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  • Introduction
  • 1. Advance Care Planning
  • 2. Communicating Bad News
  • 3. Whole Patient Assessment
  • 4. Pain Management
  • 5. Assisted Suicide Debate
  • 6. Anxiety, Delirium
  • 7. Goals of Care
  • 8. Sudden Illness
  • 9. Medical Futility
  • 10. Common Symptoms
  • 11. Withholding Treatment
  • 12. Last Hours of Living
  • 13. Cultural Issues
  • 14. Religion, Spirituality
  • 15. Legal Issues
  • 16. Social and Psychological
  • More About:

  • Hospice Care
  • Clergy and Faith Communities
  • Additional Links
    Site Index
    Back to Module 2: Communicating Bad News
    A Six Step Protocol

    Step 1. Getting Started

    Step 2. Finding out What the Patient Knows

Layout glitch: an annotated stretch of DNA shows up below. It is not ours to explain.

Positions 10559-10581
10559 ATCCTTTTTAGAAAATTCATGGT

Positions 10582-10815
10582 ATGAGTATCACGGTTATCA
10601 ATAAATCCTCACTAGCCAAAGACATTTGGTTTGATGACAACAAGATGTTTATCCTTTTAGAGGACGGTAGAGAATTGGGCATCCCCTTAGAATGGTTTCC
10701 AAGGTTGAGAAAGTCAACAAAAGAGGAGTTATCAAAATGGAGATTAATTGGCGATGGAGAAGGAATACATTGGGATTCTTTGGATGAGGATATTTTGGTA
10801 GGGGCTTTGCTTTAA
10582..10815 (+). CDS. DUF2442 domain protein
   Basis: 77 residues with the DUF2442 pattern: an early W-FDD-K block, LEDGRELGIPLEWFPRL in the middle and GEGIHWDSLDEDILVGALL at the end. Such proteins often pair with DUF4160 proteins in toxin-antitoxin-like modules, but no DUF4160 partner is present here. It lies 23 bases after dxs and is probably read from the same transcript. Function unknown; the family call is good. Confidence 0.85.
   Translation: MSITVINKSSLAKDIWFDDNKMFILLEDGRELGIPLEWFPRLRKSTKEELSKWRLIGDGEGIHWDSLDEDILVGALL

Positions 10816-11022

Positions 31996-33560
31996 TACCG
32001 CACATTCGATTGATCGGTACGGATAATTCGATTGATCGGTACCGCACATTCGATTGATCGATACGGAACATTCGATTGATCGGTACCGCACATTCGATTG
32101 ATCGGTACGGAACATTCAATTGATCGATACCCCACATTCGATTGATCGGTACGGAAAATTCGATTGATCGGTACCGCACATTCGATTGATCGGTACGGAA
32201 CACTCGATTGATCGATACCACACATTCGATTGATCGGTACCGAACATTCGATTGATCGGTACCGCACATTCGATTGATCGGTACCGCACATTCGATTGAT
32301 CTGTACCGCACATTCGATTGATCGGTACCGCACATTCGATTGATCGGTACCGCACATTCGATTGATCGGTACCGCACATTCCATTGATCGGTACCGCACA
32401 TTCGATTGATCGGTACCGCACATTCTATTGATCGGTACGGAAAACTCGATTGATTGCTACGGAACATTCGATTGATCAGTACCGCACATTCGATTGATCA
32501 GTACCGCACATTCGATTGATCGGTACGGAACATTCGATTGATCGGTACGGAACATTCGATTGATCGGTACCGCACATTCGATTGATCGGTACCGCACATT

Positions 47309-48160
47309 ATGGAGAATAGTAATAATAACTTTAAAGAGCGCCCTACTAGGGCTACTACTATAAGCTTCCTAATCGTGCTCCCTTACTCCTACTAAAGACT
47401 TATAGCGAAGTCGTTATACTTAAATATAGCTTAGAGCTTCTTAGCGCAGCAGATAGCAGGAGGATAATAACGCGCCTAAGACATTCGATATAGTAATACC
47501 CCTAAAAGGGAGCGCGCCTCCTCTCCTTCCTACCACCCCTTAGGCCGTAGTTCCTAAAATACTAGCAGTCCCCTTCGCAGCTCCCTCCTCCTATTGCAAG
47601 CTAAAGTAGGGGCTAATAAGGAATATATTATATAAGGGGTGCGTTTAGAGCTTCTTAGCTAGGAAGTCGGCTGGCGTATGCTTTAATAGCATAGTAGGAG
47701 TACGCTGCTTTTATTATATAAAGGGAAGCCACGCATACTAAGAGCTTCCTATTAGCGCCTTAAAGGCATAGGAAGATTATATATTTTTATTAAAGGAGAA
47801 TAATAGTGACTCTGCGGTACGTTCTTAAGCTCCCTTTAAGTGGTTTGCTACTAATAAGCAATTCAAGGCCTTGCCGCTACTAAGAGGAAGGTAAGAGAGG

Step 1. Getting Started

    Planning What to Say

    • Before starting to communicate any news, plan what will be discussed
    • Confirm the medical facts of the case
    • Ensure that all the needed information is available
    • If this is an unfamiliar task, rehearse what you will say
    • Don’t delegate the task

    Creating a Conductive Environment

    • Ensure privacy and adequate seating
    • A box of facial tissues should be handy
    • For pediatric patients, have staff available to be with the child while information is conveyed to the parents, first

    Alloting Adequate Time

    • Do not slip this into a short interval between other critical tasks
    • Prevent interruptions
    • Arrange to hold telephone calls and pages

    Determining Who Else the Patient Would Like Present

    • Individuals the patient may wish to have present for the discussion include:
      • Family
      • Significant others
      • Surrogate decision-makers
      • Key members of the interdisciplinary team (nurse, social worker, chaplain, etc)
    • For pediatric patients, include parents
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